In his study of American generals from World War II on, The Generals: American Military Command from World War II to Today, Thomas E. Ricks delves into what he sees as a dramatic change. In the past, he tells us, America’s top brass policed their own, firing subordinates who performed poorly. Today, Ricks argues, our military is less effective because the top brass are loathe to replace incompetent officers and, so, must wait for the nation’s civilian leaders to do the deed.
During World War II, scores of American generals were relieved of command simply for not being good enough although, in a twist that wouldn’t happen today, some were given second chances. Today, according to Ricks, we have an Army culture that neither punishes mediocrity nor rewards risk-taking. In today’s Army, Ricks writes, no one was willing to hand the sack to Gen. Tommy R. Franks, our first commander in Afghanistan, or to Lt. Gen. Ricardo Sanchez, a senior commander in Iraq, both of whom are widely perceived as performing with singular mediocrity.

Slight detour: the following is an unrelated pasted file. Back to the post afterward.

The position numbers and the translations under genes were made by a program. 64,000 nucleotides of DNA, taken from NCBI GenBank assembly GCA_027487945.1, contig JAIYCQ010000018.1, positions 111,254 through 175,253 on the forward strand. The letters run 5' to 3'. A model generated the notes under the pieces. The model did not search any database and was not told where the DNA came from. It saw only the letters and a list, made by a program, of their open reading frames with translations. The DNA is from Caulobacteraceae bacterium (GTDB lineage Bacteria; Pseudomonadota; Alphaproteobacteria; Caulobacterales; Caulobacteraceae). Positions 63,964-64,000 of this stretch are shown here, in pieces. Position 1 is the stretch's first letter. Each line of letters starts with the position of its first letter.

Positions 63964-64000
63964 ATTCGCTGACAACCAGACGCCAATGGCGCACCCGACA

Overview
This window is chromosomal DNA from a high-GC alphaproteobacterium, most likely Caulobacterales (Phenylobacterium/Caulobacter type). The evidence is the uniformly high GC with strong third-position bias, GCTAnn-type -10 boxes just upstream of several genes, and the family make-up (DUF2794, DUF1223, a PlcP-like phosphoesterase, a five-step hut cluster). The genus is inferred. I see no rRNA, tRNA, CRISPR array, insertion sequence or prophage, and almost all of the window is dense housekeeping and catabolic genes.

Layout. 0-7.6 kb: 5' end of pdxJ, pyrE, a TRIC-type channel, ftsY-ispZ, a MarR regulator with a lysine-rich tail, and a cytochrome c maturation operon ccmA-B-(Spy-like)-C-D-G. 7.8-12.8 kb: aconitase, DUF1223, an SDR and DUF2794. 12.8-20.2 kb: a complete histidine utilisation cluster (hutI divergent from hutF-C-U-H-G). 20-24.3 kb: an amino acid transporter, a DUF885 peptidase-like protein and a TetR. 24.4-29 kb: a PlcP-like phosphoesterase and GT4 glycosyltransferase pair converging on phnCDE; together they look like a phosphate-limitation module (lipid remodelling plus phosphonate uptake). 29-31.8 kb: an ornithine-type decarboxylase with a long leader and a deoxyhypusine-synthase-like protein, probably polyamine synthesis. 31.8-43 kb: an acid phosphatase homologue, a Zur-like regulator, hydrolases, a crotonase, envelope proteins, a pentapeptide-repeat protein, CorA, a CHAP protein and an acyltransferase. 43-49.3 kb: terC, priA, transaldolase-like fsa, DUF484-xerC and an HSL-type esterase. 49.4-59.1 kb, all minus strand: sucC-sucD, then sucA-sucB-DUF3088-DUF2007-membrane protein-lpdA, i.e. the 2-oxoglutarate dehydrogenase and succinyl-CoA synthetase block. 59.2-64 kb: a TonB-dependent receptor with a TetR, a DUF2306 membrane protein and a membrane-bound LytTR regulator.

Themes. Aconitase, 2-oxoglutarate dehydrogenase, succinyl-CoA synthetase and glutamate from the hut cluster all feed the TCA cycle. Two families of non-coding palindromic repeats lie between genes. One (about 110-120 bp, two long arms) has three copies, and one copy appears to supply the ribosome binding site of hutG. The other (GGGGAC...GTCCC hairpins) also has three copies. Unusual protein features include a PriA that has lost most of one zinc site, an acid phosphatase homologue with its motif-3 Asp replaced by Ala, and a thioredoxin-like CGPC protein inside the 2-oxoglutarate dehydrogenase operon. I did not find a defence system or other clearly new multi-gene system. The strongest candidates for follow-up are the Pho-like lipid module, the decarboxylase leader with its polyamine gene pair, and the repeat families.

Too Much of a Thesis?
Some sort of thesis seems to be de rigueur as a “hook” in any book about modern events – see, for example, Ike’s Bluff, by Evan Thomas, a perfectly fine account of Cold War events that needlessly attributes to President Dwight D. Eisenhower a “secret battle to save the world” – but Ricks seems to have chosen an obscure thesis for a book that is so good it didn’t need one.
Sure, the question of when, whether and how a general might be relieved of duty for questionable performance is worthy of scrutiny. Ricks scrutinizes well. He takes us into the lives of military leaders we’ve rarely heard of. Quick: can you name the officer who was expected to command U.S. forces in Europe but who was quickly replaced when Eisenhower came along?
Much of the credit for firing bad generals and rewarding good ones goes to a tradition established by the steely Gen. George C. Marshall, the Army chief of staff during World War II and one of America’s great unsung heroes. Marshall handed walking papers to about 600 generals, including 16 Army division commanders who were relieved for cause out of 155 who commanded divisions during the war. A few were granted second chances and performed well.